Pius IX Decrees the Immaculate Conception Dogma

Pope Pius IX decreed the dogma of the Virgin Mary’s Immaculate Conception by papal bull. Although his action was based on long-standing popular acceptance of the doctrine and its recent acceptance by Church leaders, its form presaged the later enunciation of papal infallibility and helped invigorate the papal position as spiritual leader of the Catholic Church.

Summary of Event

The wave of liberal and revolutionary activities that rocked Europe in the 1830’s and 1840’s shook the Roman Catholic papacy to its core. The most immediate threat to papal authority was the Italian Risorgimento Italian unification movement;and Roman Catholic Church[Roman Catholic Church]
Roman Catholic Church;and Italian unification movement[Italian unification movement] movement, which sought to rid the peninsula of foreign and ecclesiastical monarchs and to establish a single, secular, self-determining Italian state for the first time since the fall of the Roman Empire. Liberal and anti-ecclesiastical movements in France, Catholic Germany, and Austria-Hungary also threatened to undermine further the position of the Catholic Church and its papal administration, a position seriously weakened during the earlier Enlightenment and French Revolution French Revolution (1789);and Roman Catholic Church[Roman Catholic Church]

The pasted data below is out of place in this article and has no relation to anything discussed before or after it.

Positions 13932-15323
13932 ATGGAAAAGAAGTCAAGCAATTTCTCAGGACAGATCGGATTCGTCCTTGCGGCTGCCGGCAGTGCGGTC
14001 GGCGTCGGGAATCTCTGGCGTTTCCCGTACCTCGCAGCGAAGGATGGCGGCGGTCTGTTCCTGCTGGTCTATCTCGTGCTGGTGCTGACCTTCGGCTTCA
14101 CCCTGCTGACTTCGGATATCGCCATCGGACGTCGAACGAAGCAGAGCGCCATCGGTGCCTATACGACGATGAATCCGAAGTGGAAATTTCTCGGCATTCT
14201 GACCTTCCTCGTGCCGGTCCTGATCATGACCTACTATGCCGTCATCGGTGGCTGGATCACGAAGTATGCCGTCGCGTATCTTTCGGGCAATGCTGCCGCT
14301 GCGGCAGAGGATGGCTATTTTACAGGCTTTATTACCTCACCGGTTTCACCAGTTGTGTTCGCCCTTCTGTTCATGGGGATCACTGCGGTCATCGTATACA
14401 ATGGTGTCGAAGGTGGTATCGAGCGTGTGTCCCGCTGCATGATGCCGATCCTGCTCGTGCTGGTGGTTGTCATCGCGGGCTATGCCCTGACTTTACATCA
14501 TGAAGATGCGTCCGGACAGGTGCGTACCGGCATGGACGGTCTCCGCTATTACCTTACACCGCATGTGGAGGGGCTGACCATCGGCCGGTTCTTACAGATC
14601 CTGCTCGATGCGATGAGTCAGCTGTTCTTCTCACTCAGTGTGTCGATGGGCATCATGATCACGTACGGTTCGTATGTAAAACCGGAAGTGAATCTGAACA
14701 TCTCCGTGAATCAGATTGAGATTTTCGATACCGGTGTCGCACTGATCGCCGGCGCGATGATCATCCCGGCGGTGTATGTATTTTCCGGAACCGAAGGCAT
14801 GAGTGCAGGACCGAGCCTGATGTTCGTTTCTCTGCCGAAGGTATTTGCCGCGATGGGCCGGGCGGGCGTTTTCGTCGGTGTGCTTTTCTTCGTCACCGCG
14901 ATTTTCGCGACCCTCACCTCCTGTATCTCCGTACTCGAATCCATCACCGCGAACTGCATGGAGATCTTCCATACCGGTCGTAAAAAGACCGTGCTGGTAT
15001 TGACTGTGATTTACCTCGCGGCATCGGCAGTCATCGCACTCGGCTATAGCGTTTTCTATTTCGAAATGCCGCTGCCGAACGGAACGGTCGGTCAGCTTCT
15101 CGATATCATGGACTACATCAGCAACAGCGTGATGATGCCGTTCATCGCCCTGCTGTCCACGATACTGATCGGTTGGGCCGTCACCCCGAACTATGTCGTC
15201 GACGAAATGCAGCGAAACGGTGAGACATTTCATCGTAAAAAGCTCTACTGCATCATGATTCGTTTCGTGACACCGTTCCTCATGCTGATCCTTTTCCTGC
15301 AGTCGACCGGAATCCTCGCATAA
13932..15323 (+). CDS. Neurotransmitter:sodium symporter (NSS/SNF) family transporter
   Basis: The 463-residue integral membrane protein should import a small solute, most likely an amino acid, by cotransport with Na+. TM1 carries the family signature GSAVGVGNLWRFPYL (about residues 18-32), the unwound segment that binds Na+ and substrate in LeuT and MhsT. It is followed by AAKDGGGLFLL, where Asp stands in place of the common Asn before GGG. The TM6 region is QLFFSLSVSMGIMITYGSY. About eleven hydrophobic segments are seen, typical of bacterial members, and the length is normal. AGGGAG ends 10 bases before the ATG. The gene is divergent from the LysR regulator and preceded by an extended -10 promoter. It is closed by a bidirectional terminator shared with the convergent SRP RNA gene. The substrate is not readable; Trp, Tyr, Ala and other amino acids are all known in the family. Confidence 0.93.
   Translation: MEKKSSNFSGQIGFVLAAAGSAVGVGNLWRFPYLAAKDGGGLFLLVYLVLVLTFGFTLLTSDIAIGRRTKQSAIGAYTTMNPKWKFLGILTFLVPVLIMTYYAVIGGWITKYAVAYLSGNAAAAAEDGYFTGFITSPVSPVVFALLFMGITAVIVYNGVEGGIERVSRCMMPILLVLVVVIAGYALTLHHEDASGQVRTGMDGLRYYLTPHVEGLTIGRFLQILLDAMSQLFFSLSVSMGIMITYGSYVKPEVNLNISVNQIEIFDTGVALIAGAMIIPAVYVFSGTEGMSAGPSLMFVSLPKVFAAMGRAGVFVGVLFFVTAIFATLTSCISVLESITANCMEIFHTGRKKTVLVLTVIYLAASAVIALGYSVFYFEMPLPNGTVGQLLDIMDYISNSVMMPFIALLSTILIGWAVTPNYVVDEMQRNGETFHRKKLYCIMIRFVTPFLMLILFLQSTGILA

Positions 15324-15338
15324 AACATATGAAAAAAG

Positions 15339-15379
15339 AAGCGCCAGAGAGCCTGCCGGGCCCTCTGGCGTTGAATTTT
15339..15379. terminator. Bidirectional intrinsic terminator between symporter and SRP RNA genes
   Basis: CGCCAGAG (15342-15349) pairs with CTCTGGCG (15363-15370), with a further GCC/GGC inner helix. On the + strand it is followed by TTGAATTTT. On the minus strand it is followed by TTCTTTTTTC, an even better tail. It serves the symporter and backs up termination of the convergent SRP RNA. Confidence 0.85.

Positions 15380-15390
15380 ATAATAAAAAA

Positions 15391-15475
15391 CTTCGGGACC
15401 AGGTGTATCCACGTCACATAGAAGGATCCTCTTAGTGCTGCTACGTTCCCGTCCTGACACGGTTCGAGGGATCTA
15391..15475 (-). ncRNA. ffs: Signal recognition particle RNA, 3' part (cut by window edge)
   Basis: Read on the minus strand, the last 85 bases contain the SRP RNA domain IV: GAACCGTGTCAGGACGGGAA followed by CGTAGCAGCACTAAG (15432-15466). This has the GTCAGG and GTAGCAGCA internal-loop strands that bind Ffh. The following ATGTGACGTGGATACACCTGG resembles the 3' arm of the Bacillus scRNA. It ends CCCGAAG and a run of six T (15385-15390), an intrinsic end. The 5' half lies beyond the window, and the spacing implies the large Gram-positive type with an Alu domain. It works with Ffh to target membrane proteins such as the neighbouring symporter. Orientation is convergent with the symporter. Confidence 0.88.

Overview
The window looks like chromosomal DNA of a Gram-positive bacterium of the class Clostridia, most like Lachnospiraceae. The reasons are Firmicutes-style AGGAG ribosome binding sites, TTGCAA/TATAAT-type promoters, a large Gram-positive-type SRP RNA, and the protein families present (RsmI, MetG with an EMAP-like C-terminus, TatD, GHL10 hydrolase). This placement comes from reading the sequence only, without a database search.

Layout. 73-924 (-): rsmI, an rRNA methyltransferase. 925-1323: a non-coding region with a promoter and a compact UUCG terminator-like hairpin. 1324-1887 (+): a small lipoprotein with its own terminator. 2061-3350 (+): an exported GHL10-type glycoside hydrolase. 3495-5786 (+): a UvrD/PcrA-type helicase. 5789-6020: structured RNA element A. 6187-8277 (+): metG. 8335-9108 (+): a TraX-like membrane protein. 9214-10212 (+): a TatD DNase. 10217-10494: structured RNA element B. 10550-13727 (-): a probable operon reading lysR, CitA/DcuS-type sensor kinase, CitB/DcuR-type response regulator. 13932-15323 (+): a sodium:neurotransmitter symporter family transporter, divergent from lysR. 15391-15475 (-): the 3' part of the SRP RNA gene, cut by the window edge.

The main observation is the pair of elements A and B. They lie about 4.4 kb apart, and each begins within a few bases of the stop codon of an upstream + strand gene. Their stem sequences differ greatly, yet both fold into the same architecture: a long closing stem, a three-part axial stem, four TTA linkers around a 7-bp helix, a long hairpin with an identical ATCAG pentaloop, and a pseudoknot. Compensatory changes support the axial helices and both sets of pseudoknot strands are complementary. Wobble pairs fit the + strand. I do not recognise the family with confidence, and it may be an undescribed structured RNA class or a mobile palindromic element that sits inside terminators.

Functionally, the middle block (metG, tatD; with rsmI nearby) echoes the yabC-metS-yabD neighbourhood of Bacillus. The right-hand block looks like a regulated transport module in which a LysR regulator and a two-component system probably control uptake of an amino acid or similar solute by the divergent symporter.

Roman Catholic Church;and French Revolution (1789)[French Revolution (1789)] (1789). Pius IX
[p]Pius IX[Pius 09];and Immaculate Conception dogma[Immaculate Conception dogma]
Roman Catholic Church;Immaculate Conception dogma
Immaculate Conception dogma
[kw]Pius IX Decrees the Immaculate Conception Dogma (Dec. 8, 1854)
[kw]Decrees the Immaculate Conception Dogma, Pius IX (Dec. 8, 1854)
[kw]Immaculate Conception Dogma, Pius IX Decrees the (Dec. 8, 1854)
[kw]Dogma, Pius IX Decrees the Immaculate Conception (Dec. 8, 1854)
Pius IX
[p]Pius IX[Pius 09];and Immaculate Conception dogma[Immaculate Conception dogma]
Roman Catholic Church;Immaculate Conception dogma
Immaculate Conception dogma
[g]Italy;Dec. 8, 1854: Pius IX Decrees the Immaculate Conception Dogma[3040]
[c]Religion and theology;Dec. 8, 1854: Pius IX Decrees the Immaculate Conception Dogma[3040]
Antonelli, Giacomo
Passaglia, Carlo

Although the trend of papal response to this situation had been appeasement and accommodation to liberal change, Pope Gregory XVI Gregory XVI (pope 1831-1846) had reversed this policy. He had revitalized institutions such as the Inquisition Inquisition